DIU chooses Microsoft and Ball Aerospace for space analytics
To help with these challenges, the Defense Innovation Unit (DIU) just selected Microsoft and Ball Aerospace to build a solution demonstrating agile cloud processing capabilities in support of the U.S. Air Force’s Commercially Augmented Space Inter Networked Operations (CASINO) project.
With the aim of making satellite data more actionable more quickly, Ball Aerospace and Microsoft teamed up to answer the question: “what would it take to completely transform what a ground station looks like, and downlink that data directly to the cloud?”
The solution involves placing electronically steered flat panel antennas on the roof of a Microsoft datacenter. These phased array antennas don’t require much power and need only a couple of square meters of roof space. This innovation can connect multiple low earth orbit (LEO) satellites with a single antenna aperture, significantly accelerating the delivery rate of data from satellite to end user with data piped directly into Microsoft Azure from the rooftop array.
Analytics for a massive confluence of data
Azure provides the foundational engine for Ball Aerospace algorithms in this project, processing worldwide data streams from up to 20 satellites. With the data now in Azure, customers can direct that data to where it best serves the mission need, whether that’s moving it to Azure Government to meet compliance requirements such as ITAR or combining it with data from other sources, such as weather and radar maps, to gain more meaningful insights.
In working with Microsoft, Steve Smith, Vice President and General Manager, Systems Engineering Solutions at Ball Aerospace called this type of data processing system, which leverages Ball phased array technology and imagery exploitation algorithms in Azure, “flexible and scalable – designed to support additional satellites and processing capabilities. This type of data processing in the cloud provides actionable, relevant information quickly and more cost-effectively to the end user.”
With Azure, customers gain its advanced analytics capabilities such as Azure Machine Learning and Azure AI. This enables end users to build models and make predictions based on a confluence of data coming from multiple sources, including multiple concurrent satellite feeds. Customers can also harness Microsoft’s global fiber network to rapidly deliver the data to where it’s needed using services such as ExpressRoute and ExpressRoute Global Reach. In addition, ExpressRoute now enables customers to ingest satellite data from several new connectivity partners to address the challenges of operating in remote locations.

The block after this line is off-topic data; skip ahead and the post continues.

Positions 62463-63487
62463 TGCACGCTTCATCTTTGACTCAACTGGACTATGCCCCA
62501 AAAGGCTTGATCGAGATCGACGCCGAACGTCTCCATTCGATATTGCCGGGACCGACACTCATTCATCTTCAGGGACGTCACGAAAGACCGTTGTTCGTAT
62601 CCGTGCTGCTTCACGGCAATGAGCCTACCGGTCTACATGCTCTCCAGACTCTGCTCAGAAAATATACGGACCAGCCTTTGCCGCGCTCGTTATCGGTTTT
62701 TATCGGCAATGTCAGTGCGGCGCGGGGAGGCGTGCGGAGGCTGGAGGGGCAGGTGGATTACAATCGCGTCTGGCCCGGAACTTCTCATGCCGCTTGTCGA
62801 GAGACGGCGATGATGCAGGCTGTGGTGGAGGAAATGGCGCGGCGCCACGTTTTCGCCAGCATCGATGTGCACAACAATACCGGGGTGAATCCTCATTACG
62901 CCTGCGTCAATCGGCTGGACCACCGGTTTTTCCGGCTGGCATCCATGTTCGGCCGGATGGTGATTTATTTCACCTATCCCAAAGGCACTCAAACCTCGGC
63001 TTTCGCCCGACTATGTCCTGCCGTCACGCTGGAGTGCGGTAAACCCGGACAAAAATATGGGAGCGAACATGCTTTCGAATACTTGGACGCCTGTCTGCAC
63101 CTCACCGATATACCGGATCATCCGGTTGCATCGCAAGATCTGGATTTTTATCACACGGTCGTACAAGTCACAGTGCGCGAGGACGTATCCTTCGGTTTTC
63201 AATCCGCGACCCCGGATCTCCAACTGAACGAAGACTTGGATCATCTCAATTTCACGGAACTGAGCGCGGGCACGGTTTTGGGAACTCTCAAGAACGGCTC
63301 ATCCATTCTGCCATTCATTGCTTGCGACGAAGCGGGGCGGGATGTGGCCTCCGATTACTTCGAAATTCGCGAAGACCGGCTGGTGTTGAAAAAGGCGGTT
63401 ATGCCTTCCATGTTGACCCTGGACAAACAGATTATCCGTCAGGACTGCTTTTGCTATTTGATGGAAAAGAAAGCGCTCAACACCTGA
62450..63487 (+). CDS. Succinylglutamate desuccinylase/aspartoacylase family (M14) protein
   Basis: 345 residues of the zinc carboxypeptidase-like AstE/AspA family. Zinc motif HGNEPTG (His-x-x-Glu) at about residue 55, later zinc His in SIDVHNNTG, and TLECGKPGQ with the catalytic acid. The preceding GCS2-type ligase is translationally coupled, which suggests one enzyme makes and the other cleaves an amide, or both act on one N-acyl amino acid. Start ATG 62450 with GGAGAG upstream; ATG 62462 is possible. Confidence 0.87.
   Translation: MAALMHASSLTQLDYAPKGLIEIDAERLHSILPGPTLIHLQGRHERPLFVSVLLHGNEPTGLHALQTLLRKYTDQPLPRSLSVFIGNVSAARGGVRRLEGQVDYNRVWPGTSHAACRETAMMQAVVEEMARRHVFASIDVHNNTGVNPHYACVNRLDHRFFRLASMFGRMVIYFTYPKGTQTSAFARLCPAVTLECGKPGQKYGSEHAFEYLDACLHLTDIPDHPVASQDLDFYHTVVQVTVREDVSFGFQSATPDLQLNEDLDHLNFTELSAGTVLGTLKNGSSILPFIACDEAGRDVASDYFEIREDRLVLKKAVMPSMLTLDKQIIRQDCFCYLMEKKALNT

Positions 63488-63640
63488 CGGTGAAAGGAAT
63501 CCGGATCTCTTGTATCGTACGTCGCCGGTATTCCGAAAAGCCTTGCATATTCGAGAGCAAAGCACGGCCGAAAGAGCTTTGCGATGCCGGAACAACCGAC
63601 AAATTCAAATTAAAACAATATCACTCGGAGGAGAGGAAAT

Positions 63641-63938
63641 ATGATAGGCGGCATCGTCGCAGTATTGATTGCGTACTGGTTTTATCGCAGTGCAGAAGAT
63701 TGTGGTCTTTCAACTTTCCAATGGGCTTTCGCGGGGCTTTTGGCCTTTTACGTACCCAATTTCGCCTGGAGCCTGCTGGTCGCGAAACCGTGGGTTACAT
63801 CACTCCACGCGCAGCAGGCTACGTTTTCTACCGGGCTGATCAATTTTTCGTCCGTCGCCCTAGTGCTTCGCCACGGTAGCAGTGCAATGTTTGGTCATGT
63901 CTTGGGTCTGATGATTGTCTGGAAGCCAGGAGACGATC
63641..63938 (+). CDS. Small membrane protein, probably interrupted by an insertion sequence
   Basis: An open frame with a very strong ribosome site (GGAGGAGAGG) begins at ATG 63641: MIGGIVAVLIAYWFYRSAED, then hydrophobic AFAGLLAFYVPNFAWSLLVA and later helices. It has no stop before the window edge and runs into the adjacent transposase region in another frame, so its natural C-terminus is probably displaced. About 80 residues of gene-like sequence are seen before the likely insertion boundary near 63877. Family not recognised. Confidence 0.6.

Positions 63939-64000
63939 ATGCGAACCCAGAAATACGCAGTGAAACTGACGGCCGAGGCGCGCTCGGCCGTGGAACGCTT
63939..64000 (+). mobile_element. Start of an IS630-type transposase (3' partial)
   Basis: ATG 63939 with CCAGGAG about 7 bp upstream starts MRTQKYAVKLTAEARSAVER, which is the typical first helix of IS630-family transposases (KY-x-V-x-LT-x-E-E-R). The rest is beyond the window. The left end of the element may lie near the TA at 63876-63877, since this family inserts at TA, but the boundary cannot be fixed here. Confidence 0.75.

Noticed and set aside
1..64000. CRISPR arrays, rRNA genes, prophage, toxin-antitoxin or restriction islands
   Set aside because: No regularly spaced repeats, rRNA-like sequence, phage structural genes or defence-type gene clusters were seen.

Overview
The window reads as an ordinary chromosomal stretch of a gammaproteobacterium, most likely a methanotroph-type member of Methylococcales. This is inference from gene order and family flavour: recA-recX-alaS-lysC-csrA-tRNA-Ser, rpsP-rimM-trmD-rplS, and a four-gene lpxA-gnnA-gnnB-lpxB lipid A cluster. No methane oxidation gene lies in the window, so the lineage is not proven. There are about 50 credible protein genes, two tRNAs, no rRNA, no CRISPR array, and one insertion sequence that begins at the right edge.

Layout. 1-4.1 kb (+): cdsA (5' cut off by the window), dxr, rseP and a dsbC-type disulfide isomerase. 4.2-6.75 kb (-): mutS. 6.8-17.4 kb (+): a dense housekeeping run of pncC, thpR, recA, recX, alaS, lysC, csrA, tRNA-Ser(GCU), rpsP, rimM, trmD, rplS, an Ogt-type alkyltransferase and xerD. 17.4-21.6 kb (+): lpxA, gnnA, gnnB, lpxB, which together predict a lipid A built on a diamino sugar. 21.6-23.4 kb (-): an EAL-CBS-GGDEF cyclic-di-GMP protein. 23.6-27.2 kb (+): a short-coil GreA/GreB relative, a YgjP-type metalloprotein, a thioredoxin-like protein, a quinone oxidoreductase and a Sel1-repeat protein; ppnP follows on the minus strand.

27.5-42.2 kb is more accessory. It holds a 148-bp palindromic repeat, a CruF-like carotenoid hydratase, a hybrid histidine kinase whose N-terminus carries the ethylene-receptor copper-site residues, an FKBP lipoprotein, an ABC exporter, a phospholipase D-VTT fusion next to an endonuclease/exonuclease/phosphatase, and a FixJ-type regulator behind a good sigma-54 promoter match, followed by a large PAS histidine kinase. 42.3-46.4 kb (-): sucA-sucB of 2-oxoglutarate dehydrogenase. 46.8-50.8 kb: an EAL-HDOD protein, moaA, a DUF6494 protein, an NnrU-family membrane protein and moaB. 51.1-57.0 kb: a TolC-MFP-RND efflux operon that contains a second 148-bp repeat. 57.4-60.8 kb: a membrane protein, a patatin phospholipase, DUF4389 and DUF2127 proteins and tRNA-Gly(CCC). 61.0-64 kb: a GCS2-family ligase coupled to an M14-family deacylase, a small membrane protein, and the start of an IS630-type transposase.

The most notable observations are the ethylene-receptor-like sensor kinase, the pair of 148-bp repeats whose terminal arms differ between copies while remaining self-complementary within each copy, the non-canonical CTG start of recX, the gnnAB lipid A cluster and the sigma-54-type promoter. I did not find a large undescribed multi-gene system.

For tactical units in the field, this technology can be replicated to bring information to where it’s needed, even in disconnected scenarios. As an example, phased array antennas mounted to a mobile unit can pipe data directly into a tactical datacenter or Data Box Edge appliance, delivering unprecedented situational awareness in remote locations.
A similar approach can be used for commercial applications, including geological exploration and environmental monitoring in disconnected or intermittently connected scenarios. Ball Aerospace specializes in weather satellites, and now customers can more quickly get that data down and combine it with locally sourced data in Azure, whether for agricultural, ecological, or disaster response scenarios.
This partnership with Ball Aerospace enables us to bring satellite data to ground and cloud faster than ever, leapfrogging other solutions on the market. Our joint innovation in direct satellite-to-cloud communication and accelerated data processing provides the Department of Defense, including the Air Force, with entirely new capabilities to explore as they continue to advance their mission.
BOSTON — Microsoft’s proposed licensing changes for PowerApps, the cloud-based development tools for Office 365 and Dynamics 365, have confused users and made them fearful the software will become prohibitively expensive.
Last week, at Microsoft’s SPTechCon user conference, some organizations said the pricing changes, scheduled to take effect Oct. 1, were convoluted. Others said the new pricing — if it remains as previewed by Microsoft earlier this summer — would force them to limit the use of the mobile app development tools.
“We were at the point where we were going to be expanding our usage, instead of using it for small things, using it for larger things,” Katherine Prouty, a developer at the nonprofit Greater Lynn Senior Services, based in Lynn, Mass., said. “This is what our IT folks are always petrified of; [the proposed pricing change] is confirmation of their worst nightmares.”
Planned apps the nonprofit group might have to scrap if the pricing changes take effect include those for managing health and safety risks for its employees and clients in a regulatory-compliant way, and protecting the privacy of employees as they post to social media on behalf of the organization, Prouty said.
Developers weigh in
The latest pricing proposal primarily affects organizations building PowerApps that tap data sources outside of Office 365 and Dynamics 365. People connecting to Salesforce, for example, would pay $10 per user, per month, unless they opt to pay $40 per user, per month for unlimited use of data connectors to third-party apps.